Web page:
Sony didn't announce any changes to the service alongside the price change, but be an option for Sony to explore to make the service better value?
Price increases are, at a certain point, inevitable. Inflation slowly increases the price of doing business for a company, and at a certain point the prices they charge will need to go up to compensate for it.
But with PlayStation Plus’s features remaining exactly the same, the service looks like it’s about to offer much worse value for money come the end of August (when the price hike takes effect).
The solution: PlayStation Now?
Meanwhile, PlayStation Now has proved less and less of a focus for Sony over the years. After it was initially announced as a means to play PlayStation 3 games on the PS4, the service has since transitioned away from this backwards compatibility focus.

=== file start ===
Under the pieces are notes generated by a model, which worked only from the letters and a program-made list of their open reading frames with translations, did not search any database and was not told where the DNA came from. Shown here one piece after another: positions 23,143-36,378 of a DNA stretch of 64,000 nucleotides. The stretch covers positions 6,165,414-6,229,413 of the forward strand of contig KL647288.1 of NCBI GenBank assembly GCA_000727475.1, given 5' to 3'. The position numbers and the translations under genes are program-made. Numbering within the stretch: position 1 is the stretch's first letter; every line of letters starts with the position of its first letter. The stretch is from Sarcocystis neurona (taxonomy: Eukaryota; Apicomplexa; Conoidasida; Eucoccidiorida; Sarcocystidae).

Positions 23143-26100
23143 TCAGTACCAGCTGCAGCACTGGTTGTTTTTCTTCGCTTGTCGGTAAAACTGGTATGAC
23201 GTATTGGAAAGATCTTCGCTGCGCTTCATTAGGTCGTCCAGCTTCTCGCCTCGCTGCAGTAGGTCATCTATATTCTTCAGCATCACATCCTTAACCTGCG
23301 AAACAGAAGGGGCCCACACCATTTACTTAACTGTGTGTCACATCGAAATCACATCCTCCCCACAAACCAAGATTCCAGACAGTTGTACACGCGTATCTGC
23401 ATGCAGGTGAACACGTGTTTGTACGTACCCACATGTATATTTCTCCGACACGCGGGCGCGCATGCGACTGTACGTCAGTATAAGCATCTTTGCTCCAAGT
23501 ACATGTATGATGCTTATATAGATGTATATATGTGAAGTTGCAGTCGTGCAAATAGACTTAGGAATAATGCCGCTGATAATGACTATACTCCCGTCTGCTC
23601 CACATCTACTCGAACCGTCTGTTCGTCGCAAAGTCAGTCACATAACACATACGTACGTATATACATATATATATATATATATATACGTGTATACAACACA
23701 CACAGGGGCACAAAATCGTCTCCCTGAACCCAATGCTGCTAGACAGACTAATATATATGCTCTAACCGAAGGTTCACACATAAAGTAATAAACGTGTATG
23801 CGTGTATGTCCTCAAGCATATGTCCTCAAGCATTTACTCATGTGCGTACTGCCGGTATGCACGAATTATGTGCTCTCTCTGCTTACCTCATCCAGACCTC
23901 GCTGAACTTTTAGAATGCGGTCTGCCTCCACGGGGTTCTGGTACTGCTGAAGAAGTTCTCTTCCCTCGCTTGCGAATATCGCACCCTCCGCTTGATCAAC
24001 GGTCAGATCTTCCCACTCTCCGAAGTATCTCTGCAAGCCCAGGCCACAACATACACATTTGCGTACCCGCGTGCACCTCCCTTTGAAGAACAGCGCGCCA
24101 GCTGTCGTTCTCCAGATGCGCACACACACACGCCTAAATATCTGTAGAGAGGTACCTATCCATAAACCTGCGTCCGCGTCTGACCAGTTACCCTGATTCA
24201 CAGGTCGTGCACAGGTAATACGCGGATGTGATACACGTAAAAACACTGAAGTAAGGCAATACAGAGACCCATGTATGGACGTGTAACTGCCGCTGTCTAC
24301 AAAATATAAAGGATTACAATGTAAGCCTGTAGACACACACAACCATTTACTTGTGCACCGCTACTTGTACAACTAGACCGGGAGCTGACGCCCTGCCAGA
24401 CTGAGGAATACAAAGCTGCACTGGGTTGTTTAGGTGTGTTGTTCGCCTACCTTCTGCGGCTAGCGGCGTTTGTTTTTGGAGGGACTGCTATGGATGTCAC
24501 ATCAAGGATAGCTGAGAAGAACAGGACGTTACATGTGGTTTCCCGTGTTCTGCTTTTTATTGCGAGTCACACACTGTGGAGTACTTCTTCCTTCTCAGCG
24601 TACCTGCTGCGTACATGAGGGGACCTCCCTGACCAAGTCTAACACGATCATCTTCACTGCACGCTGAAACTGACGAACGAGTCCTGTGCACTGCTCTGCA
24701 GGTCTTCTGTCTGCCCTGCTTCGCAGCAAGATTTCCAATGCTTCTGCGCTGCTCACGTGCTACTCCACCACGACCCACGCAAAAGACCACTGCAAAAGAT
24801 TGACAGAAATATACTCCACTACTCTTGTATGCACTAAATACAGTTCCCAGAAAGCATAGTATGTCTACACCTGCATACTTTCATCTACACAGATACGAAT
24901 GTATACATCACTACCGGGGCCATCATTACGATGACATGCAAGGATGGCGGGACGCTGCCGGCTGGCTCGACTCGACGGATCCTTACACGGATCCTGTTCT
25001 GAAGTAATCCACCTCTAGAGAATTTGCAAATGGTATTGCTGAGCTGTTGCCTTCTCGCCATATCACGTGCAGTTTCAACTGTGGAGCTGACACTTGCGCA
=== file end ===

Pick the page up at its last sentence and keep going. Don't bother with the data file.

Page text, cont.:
Meanwhile Microsoft’s own backwards compatibility efforts have gone from strength to strength. Numerous Xbox 360 games have been made backwards compatible on the Xbox One, and at E3 the company announced that original Xbox games would be joining them.
Sony’s streaming solution is never going to match the quality of playing games locally (which the Xbox One allows), so why not treat the service like a PS Plus extra rather than a dedicated service?
Paying a monthly subscription to stream games is a tough sell when you own a console that can play games locally, but having it as a PS Plus extra would build goodwill, and might lead to people trying out PS4 games before purchasing them outright in order to play them locally.
However, much though we might like it to happen the chances of it actually doing so are slim. Sony would have announced it alongside the price increase if they had any intention of doing so.
So for now it looks like we’re just going to have to buckle up and deal with the price increase without getting any additional goodies.
Sign up for Black Friday email alerts!
Get the hottest deals available in your inbox plus news, reviews, opinion, analysis and more from the TechRadar team.
Jon Porter is the ex-Home Technology Writer for TechRadar. He has also previously written for Practical Photoshop, Trusted Reviews, Inside Higher Ed, Al Bawaba, Gizmodo UK, Genetic Literacy Project, Via Satellite, Real Homes and Plant Services Magazine, and you can now find him writing for The Verge.